On the other hand, you will occasionally come across an almost plausible, but utterly untrue "real" story behind a fairy tale. For example, Hans Traxler's 1963 book The Truth About Hansel and Gretel, which claims that the witch in the tale was based on a real woman called the "baker witch" who invented gingerbread, is a hoax, if an amusing one. And there are fairy tales that are connected to people whose existence is difficult to verify. Many scholars connect the story of Rapunzel to an early damsel-in-a-tower story, that connected to the Christian Saint Barbara. But there aren't contemporary historical writings about Barbara, so even beyond the whole locked-in-a-tower thing, it's hard to say who she really was, if she existed. Incidentally, the whole hair ladder business can be traced to a Persian predecessor of Rapunzel, Rudāba, who appears in Ferdowsi's Shahnameh.

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A particularly helpful resource in research this post is SurLaLune, which features annotations and backgrounds on numerous fairy tales. This post was inspired by a Mental Floss post about two possible historical Snow Whites.

1. Conomor (Bluebeard)

Charles Perrault published "La Barbe bleue" in his Tales of Mother Goose, recounting the story of a woman who marries a nobleman who has been widowed many times over. When he leaves for a trip, the man tells his bride that she may go into any part of his castle, save for a tiny room beneath the room. Overwhelmed by curiosity in her husband's absence, the young woman unlocks the room and discovers, to her horror, that it is filled with the bodies of his brutally murdered previous wives. Things end happily for her—yes, her terrible husband finds out about her trespass, but he's killed by the woman's brother before she can join the rest of his wives.

Statue of Saint Tréphine via Wikipedia.

Bluebeard likely comes from earlier Breton legends (and many of the motifs are ancient; just look at "Cupid and Psyche" for wifely curiosity), and there are a few contenders for the murderous nobleman's inspiration. Among them in Conomor, an early medieval ruler of Brittany, who appears in Gregory of Tours' Historia Francorum. According to historical accounts, Conomor was married to a woman named Tréphine, the daughter of Waroch, count of Vannes, and murdered both her and their son.

A popular myth rose up around Conomor and Tréphine, who is sometimes regarded as a saint. According to the myth, Conomor was many times widowed when he married Tréphine. After Tréphine comes across a room containing relics of Conomor's wives, their ghosts appear to warn her that Conomor will kill her if she becomes pregnant. Sure enough, after Tréphine becomes pregnant, Conomor hunts her down and beheads her. Fortunately for Tréphine, St. Gildas is able to replace her head upon her shoulders, mystically bringing her back to life. She gives birth to a son, Trémeur, who ultimately falls to Conomor's blade.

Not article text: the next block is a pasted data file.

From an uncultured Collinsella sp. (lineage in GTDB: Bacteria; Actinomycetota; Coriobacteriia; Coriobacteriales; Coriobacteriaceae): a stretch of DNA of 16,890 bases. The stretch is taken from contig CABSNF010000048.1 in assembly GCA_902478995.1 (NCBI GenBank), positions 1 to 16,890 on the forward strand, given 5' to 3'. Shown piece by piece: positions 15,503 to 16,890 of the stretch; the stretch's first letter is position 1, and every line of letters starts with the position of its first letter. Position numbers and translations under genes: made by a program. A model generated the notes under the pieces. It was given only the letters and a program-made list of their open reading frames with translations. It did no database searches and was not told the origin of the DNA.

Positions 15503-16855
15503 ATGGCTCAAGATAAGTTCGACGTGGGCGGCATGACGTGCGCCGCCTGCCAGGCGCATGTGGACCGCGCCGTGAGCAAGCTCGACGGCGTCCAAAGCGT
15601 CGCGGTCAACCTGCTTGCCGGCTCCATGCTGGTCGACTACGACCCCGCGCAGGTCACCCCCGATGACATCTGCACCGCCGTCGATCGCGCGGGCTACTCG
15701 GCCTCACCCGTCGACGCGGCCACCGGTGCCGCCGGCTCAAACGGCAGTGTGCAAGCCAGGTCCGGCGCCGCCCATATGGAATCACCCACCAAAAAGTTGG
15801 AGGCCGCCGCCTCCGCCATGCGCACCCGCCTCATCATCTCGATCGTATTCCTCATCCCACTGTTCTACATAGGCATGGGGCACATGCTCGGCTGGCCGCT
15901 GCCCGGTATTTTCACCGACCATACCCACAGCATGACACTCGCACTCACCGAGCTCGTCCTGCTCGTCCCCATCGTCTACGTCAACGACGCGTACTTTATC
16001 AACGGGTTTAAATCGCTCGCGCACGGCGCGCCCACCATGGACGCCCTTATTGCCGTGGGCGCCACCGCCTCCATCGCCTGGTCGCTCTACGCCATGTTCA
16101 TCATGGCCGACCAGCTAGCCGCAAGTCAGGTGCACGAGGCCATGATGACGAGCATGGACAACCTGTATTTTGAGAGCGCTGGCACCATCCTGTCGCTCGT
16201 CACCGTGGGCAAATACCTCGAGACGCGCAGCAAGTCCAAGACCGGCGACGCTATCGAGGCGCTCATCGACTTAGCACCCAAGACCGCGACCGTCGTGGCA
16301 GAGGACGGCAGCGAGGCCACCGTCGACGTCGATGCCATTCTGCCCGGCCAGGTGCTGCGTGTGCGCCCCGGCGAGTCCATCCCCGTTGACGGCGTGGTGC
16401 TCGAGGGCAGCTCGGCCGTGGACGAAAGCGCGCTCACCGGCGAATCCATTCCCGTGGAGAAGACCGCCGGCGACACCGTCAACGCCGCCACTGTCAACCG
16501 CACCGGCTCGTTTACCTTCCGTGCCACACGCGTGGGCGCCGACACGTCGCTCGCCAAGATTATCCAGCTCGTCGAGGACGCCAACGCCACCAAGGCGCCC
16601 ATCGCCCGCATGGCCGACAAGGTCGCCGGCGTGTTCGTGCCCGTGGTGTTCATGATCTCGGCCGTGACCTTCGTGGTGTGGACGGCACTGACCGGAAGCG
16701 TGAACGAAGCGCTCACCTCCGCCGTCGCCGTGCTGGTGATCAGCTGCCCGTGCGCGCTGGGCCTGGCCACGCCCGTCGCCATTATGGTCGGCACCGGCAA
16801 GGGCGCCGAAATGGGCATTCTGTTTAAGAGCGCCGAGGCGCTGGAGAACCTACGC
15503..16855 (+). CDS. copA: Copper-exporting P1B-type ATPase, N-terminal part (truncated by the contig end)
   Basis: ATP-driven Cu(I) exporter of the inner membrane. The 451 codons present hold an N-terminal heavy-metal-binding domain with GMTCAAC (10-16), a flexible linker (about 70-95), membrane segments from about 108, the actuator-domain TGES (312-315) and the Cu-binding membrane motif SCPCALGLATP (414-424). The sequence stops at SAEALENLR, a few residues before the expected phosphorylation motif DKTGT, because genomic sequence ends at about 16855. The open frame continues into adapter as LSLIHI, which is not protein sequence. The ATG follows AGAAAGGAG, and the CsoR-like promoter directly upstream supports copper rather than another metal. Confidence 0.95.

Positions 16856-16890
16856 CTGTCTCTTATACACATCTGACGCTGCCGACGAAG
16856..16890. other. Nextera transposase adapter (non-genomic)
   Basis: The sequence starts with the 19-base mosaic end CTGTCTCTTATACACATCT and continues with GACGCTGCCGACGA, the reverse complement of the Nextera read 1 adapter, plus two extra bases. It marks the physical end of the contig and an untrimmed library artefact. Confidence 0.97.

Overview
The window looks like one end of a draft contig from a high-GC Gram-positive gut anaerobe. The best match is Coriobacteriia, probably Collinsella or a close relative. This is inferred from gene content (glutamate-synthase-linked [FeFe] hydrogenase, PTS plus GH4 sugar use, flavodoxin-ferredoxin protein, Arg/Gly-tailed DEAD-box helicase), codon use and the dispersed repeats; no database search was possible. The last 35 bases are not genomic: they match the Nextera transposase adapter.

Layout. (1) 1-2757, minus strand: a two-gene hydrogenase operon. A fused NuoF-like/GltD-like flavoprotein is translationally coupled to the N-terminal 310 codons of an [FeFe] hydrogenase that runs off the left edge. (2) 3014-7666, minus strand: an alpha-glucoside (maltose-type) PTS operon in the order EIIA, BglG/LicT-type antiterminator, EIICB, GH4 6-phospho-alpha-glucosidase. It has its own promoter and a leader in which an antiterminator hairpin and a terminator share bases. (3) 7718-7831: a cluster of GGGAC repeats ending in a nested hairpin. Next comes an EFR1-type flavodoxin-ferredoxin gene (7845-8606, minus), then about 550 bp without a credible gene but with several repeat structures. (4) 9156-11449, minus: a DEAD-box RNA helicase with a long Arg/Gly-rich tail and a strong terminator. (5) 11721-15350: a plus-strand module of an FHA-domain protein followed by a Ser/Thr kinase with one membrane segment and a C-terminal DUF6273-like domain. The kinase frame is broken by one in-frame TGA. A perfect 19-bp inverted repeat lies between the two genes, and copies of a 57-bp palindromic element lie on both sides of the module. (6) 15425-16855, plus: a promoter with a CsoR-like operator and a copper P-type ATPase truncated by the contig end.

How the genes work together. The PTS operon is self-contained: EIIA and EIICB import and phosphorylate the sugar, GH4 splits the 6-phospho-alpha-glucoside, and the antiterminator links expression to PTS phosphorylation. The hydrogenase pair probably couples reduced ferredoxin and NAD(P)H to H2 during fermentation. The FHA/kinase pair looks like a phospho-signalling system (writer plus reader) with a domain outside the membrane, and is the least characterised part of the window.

2. Gilles de Rais (Bluebeard, Part Deux)

While Conomor has the whole wife-killing and mythical trophy room going for him, another historic Breton often termed "Bluebeard" is Gilles de Rais. The 15th-century Baron de Rais was famous for fighting alongside Joan of Arc in the Hundred Years' War, but that glory is often overshadowed by his alleged crimes. Gilles was accused of, and ultimately confessed to, sodomizing and murdering dozens, perhaps hundreds, of children. Forty bodies were discovered and Gilles was executed by hanging and burning in 1440.

Portrait of Gilles de Rais by Éloi Firmin Féron via Wikipedia.

So what's the connection between the bloody baron and Bluebeard? Well, some think it comes from the idea of a monstrous noblemen, one whose reputation causes parents to warn their children away from his estate—much as the maidens in Perrault's story knew to steer clear of Bluebeard. Gilles de Rais was actually "retried" in 1992 by an arbitration court of writers, historians and doctors, who found the long-dead nobleman not guilty.

3. Margaretha von Waldeck (Snow White)

This claim is recent and comes from just one source, so take it with the appropriate grains of salt. In 1994, German historian Eckhard Sander published Schneewittchen: Marchen oder Wahrheit? (Snow White: Is It a Fairy Tale?), claiming he had uncovered a story that may have inspired this particular slumbering princess. According to Sander, 16th-centurry Count Philip IV of Waldeck had a daughter named Margaretha who was not particularly liked by Count Philip's second wife, Catherine of Hatzfeld. He claims that, at one point, Margaretha became the mistress of Phillip II of Spain, but her happy story was cut short when her health failed and, at age 21, she died. According to Sander, Margaretha's shaky handwriting toward the end of her life suggested that she may have been poisoned. But Margaretha's stepmother was already eight years dead by the time the young lady took her final breath in 1554.